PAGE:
Transcription de la vidéo
Journalist: Welcome to La Mission Locale covering the Paris suburbs Villemomble, Gagny and Pavillon-sous-Bois, partnered by the Paris Cité des Métiers and Moovjee.
Sébastien: I’m Sébastien Bencherqui. I’m 27 and I’ve set up and developed a company called Bubblz on the Net. So I use social networks a lot.
Journalist: What is a social network for you?
Sébastien: Everyone has their own idea. I’d say a community with a shared interest. LinkedIn is for business and Facebook for friends, although some use it for business too. People get together on Instagram to share art and photography. There are often great pictures. So each network has its own interest and communities.
Journalist: And how do you use social networks?
Sébastien: In various ways. Facebook for entirely personal use, LinkedIn only for business. I use it to stay in touch with all my business contacts, to find out what they’re doing and be able to contact them at any time, because now you can chat on LinkedIn. Then I use it to promote my company. When I have news, I put it on LinkedIn where I prefer to communicate, but on Facebook too.
Journalist: Do you think social networks help to create a digital identity?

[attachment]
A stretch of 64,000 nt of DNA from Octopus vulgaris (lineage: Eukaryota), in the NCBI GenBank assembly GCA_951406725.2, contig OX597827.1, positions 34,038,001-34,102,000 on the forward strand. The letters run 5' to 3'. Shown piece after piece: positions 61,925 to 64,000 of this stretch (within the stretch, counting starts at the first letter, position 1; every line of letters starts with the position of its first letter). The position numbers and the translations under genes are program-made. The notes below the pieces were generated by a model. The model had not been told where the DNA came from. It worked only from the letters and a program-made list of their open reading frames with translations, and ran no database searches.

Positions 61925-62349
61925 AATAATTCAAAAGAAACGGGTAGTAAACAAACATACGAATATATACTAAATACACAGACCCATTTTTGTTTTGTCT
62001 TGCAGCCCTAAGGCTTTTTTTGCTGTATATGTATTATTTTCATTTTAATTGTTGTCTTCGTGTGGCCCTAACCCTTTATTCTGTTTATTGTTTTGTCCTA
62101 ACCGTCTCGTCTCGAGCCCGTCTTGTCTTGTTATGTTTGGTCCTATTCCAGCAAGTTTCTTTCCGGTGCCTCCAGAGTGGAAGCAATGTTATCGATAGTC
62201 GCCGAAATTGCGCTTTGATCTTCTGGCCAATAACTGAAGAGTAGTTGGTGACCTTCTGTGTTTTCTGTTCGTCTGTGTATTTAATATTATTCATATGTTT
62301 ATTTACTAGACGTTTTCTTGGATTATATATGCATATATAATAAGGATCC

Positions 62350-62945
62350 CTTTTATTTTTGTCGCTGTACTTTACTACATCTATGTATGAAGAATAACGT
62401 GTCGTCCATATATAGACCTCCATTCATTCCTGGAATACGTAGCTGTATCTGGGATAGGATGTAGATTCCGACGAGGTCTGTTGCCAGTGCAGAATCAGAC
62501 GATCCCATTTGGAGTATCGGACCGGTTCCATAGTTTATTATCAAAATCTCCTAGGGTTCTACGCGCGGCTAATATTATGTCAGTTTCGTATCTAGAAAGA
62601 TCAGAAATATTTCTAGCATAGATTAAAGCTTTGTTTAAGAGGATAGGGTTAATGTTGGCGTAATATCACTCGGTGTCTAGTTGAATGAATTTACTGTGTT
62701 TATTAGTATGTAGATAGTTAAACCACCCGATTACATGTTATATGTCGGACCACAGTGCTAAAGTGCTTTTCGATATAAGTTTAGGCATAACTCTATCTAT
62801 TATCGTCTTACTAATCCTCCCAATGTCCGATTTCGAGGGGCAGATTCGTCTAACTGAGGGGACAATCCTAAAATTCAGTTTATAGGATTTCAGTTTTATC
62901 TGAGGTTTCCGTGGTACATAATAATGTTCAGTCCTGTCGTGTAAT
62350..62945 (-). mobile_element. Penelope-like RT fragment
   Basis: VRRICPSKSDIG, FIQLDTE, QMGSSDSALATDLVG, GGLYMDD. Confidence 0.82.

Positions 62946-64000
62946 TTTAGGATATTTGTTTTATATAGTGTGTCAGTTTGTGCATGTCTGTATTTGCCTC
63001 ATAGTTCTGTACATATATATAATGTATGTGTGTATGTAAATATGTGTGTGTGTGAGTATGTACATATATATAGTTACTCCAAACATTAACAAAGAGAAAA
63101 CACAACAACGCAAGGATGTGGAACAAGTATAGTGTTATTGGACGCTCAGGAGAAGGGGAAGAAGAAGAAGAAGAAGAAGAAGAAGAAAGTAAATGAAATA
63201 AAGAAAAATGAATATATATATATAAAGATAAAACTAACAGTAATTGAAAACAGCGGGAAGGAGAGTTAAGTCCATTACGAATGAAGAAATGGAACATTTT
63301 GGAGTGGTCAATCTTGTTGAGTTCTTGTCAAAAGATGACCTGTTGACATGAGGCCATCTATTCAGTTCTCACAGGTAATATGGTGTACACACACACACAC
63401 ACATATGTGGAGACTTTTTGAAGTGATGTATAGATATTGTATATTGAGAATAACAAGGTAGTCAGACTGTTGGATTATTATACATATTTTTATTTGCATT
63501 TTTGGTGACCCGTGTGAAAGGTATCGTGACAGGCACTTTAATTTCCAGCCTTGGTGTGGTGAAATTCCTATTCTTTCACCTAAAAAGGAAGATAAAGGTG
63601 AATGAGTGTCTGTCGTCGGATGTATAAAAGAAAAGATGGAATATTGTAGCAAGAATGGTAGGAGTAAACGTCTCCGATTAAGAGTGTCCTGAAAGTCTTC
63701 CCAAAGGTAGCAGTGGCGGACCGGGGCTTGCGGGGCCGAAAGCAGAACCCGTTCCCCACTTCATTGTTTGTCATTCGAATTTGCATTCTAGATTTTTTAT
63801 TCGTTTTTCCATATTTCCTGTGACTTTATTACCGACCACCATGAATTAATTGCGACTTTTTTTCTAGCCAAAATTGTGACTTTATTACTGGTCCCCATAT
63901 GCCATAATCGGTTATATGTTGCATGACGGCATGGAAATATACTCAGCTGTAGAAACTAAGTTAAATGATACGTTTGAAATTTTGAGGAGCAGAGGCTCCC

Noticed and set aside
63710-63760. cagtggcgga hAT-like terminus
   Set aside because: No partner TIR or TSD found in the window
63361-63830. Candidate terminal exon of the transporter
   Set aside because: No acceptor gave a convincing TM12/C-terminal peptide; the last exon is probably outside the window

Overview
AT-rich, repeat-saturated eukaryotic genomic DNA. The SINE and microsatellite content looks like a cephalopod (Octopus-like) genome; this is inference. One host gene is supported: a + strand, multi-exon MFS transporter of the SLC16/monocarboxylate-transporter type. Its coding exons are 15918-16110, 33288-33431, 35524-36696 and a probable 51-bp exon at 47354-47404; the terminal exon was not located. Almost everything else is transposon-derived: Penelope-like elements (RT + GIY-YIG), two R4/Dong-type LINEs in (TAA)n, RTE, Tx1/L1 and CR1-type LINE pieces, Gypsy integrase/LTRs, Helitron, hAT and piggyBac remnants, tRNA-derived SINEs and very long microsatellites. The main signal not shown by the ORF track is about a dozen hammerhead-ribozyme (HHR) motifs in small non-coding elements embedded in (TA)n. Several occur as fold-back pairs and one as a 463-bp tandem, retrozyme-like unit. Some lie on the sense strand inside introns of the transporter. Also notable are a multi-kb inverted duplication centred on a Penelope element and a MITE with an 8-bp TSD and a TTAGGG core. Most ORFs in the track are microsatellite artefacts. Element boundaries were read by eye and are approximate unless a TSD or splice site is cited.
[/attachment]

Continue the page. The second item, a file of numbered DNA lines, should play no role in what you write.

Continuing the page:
Sébastien: Clearly! I’d say digital identity has two aspects. First, it shows who I am, so I produce content, ‘like’ things, share articles and write. My public or semi-public content tells people about me and the identity I’ve created. In defining your digital identity, you also have to look at the information you’re giving out. My feeds will be different to a friend’s on Facebook and LinkedIn because we won’t like the same things, read the same articles, etc. Algorithms are so powerful now that when they see I like or share something, they’ll heap content on me. So social networks clearly play a major role in creating my digital image.
Journalist: So what are the dangers of using social networks?
Sébastien: I think there can be a lot. Given that everything’s public or semi-public, if you express yourself poorly or improperly, it can impact on your image, which we were talking about. With the US presidential campaign, we also saw that when you like something, the recommendation engines direct you to similar content. So if I start to like Republican posts, I’ll only get those. And with the fake-news system, I’ll get fake content about Democrat candidates, etc. So that’s a risk too. The other social-network danger is that there’s no filter. People can contact me and suggest things I don’t like. Or I could get caught up in some craziness I don’t share. Those are some major risks that immediately came to mind, but there are others too.
Journalist: Thank you, Mr. Bencherqui.
Sébastien: Thank you.